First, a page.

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2 Theoretical considerations

Because the population of the excited states of atoms is negligible in typical interstellar clouds, only molecular states correlating to the ground state of the separated atoms need be considered. The largest cross sections for direct radiative association result when X+ and H approach along an excited state potential energy curve and then radiate via a strong dipole transition to the ground state (Babb & Kirby [1998]). Transitions take place from the vibrational continuum of the excited state to the bound vibrational levels of the lower state. In this way, the molecules SiH+ and PH+ are formed through the $A~^1\Pi - X~^1\Sigma^+$ and the $1~^2\Sigma^- -
X~^2\Pi$ transitions, respectively. In SiH+, although the $1~^3\Sigma^+$ and the $a~^3\Pi$ states correlate also to the the ground state separated atom limit, the $1~^3\Sigma^+$ is repulsive enough that there is little overlap of its continuum wave functions with the bound vibrational wave functions in the $a~^3\Pi$ state (Sannigrahi et al. [1995]). This same argument holds true for the $^4\Pi$ and $^4\Sigma^-$states of PH+ (Gu et al. [1999]). Therefore, for both SiH+ and PH+, radiative association through these states of higher multiplicity will be negligible.

For SH+, only the $X~^3\Sigma^-$ and $1~^5\Sigma^-$ states correlate to ground state atoms. Dipole transitions are not allowed between these states, and the $1~^5\Sigma^-$ is highly repulsive (Kimura et al. [1997]), so radiative association can only occur within the $X~^3\Sigma^-$ state itself, driven by the first and higher order derivatives of the $X~^3\Sigma^-$ dipole moment function. As will be seen in Sect. 4, the cross sections for this latter process are much smaller than for the two-state process.

The radiative association cross section is given quantum mechanically by (cf. Zygelman & Dalgarno [1990]; Babb & Kirby [1998])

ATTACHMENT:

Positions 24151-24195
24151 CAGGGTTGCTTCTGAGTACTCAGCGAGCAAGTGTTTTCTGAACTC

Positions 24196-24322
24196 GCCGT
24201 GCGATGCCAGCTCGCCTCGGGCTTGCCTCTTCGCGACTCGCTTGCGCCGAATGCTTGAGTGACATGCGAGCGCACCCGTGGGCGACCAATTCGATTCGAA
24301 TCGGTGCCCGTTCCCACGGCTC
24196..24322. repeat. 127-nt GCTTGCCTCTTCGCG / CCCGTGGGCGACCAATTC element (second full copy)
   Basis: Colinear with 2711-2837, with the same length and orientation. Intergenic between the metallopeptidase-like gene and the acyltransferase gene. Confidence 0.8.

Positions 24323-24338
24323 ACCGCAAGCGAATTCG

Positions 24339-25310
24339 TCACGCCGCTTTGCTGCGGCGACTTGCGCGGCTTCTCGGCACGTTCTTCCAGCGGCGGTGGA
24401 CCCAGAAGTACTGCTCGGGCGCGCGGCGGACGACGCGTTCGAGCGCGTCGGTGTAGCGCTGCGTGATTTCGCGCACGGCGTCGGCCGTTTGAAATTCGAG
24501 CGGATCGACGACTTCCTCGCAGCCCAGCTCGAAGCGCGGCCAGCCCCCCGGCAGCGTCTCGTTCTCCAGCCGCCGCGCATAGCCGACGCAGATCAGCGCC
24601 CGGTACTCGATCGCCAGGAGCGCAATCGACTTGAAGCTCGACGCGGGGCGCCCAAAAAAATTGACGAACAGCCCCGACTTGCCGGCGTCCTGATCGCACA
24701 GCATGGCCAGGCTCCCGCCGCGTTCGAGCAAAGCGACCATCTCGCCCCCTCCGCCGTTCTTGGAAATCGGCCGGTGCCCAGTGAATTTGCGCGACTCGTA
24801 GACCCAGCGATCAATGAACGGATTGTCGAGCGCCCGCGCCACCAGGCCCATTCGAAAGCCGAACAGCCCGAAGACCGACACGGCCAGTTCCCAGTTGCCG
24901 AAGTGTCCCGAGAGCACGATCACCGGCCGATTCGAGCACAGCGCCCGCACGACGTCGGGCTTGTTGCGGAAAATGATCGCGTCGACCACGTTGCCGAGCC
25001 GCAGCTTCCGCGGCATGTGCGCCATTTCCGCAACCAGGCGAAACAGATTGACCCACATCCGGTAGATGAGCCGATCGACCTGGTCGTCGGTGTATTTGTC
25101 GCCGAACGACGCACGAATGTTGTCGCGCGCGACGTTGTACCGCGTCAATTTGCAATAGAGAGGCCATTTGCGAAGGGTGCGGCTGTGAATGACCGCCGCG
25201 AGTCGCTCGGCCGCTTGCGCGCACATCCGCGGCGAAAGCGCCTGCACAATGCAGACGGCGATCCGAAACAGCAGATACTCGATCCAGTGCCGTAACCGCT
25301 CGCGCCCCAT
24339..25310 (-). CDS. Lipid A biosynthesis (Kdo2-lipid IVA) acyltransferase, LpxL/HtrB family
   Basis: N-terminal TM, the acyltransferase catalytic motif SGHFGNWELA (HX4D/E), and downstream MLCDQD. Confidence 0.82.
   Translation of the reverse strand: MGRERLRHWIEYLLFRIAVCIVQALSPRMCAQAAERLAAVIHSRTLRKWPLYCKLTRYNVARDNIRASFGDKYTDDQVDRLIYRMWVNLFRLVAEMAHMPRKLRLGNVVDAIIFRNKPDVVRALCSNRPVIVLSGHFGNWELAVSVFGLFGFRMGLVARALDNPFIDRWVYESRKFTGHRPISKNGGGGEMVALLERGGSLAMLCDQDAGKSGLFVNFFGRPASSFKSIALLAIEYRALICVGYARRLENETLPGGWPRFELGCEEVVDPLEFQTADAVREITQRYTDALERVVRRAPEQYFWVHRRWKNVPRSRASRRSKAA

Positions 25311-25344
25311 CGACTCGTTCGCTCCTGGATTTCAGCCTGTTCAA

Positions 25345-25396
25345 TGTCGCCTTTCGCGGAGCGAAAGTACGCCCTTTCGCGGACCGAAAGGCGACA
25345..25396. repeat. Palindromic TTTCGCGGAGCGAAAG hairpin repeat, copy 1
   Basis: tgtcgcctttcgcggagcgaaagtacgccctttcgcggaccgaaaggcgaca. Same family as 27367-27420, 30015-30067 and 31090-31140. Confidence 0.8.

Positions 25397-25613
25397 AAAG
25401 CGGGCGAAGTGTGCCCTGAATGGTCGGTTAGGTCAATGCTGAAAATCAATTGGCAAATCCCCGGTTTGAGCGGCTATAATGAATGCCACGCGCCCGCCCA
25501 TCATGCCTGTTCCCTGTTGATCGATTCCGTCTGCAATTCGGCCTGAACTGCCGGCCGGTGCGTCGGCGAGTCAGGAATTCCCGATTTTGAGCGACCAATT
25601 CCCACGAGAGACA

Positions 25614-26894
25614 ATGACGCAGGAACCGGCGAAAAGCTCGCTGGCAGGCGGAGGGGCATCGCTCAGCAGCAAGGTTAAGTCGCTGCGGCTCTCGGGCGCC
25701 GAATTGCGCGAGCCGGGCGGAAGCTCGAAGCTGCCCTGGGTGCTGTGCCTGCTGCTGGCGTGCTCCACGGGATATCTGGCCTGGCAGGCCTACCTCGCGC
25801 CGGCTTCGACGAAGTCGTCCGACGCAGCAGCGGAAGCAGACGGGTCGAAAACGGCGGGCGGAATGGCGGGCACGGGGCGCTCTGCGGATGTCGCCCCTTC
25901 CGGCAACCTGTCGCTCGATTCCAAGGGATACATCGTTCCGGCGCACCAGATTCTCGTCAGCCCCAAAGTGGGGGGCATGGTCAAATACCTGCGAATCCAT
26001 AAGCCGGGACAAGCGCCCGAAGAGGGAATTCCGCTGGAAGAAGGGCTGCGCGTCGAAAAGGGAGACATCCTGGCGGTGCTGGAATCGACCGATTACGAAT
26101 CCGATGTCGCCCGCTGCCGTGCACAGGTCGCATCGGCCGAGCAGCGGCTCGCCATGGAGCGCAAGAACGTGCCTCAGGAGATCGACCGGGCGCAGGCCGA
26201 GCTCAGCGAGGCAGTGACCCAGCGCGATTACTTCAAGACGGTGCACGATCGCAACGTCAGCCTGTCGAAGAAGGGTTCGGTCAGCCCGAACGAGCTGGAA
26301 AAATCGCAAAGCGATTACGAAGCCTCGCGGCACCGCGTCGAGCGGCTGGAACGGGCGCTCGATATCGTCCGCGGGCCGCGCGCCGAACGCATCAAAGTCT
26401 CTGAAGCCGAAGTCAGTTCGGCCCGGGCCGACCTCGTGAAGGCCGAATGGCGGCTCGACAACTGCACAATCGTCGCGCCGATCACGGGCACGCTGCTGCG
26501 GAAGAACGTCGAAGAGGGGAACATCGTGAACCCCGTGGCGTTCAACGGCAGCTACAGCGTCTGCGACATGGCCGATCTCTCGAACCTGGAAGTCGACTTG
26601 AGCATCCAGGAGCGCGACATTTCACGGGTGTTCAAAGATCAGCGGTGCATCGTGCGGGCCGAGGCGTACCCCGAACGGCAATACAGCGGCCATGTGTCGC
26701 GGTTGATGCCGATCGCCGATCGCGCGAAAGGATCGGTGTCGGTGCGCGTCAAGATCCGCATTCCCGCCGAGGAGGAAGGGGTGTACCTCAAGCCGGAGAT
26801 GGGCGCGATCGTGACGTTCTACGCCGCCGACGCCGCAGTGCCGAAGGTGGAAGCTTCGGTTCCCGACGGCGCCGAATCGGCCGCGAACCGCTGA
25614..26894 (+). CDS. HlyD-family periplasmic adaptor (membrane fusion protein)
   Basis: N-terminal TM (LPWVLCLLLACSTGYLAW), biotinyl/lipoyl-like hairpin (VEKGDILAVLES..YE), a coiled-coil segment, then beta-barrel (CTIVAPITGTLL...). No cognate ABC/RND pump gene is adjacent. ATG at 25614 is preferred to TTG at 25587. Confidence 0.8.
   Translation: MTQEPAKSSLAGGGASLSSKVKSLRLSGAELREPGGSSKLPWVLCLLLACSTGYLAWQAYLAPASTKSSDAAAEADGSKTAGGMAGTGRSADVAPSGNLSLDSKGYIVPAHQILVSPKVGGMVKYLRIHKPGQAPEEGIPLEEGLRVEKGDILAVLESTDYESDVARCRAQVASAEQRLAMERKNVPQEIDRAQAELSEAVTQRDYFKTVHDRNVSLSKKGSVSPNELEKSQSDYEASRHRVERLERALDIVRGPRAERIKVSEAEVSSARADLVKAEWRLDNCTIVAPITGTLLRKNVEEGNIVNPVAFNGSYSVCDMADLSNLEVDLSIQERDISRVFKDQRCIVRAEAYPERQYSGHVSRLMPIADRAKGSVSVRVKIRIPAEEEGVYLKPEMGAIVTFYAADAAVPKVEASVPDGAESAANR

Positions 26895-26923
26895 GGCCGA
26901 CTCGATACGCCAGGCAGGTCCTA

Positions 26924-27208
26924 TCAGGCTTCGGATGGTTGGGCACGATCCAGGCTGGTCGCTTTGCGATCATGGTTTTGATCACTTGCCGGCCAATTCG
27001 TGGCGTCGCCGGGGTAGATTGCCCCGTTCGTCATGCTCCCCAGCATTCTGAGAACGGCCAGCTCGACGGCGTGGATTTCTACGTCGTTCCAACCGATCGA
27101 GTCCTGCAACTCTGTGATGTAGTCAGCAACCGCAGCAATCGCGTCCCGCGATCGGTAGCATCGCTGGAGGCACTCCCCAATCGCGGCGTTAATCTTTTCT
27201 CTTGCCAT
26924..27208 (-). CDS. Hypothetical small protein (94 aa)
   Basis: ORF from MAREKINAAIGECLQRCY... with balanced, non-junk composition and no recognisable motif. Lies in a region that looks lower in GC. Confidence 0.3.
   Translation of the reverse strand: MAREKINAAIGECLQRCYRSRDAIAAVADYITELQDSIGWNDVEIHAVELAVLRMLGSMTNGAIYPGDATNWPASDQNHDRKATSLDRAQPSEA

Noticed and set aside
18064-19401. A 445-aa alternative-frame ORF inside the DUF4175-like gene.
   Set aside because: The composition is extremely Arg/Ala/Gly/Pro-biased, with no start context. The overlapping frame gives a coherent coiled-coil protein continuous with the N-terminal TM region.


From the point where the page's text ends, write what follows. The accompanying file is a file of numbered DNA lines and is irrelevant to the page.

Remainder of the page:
\begin{displaymath}\sigma (E) = \sum\limits_{N^{\prime}} \sum\limits_{v^{\prime
\sigma_{N^{\prime}} (v^{\prime\prime},E),
\end{displaymath} (2)

$\displaystyle \sigma_{N^{\prime}}(v^{\prime\prime},E)=$ $\textstyle {64\over 3}{\pi^{5}\over c^{3}}
{\nu^{3}\over k^{2}} p [S_{N^\prime-1,N^{\prime}} M_{v^{\prime\prime},
  $\textstyle + S_{N^\prime,N^{\prime}} M_{v^{\prime\prime},N^{\prime};k,N^{\prime}}^2$    
  $\textstyle + S_{N^{\prime}+1,N^\prime} M_{v^{\prime\prime},
}^2].$   (3)

In Eq. (3), E is the relative collision energy, $\nu$ is the photon frequency, k is the wave number of relative motion, p is the probability of approach in the initial electronic state, $N^{\prime}$ is the initial rotational quantum number, $v^{\prime\prime}$ is the final vibrational quantum number, S is the Hönl-London factor, and M is the electric dipole matrix element connecting the initial and final nuclear and electronic states. The probability pfor SiH+, PH+, and SH+ is respectively ${1\over 6}$, ${1\over 9}$, and ${3\over 8}$ according to the degeneracy of the molecular state correlating to the relevant separated atom limits.


Table 1: Asymptotic separated-atom and united-atom limits
Molecular Separated-atom United-atom
State Atomic states  
$X~^1\Sigma^+$ Si+(3p 2P$^\circ$) + H 3s23p2 1D_ 2
$A~^1\Pi$ Si+(3p 2P$^\circ$) + H 3s23p2 1D_ 2
$X~^2\Pi$ P+(3p2 3P) + H 3s23p3 2D $^{\rm o}_{\rm J}$
$1~^2\Sigma^-$ P+(3p2 3P) + H 3s23p3 2D $^{\rm o}_{\rm J}$
$X~^3\Sigma^-$ S+(3p3 4S$^\circ$) + H 3s23p4 3 ${\rm P}_{\rm J}$

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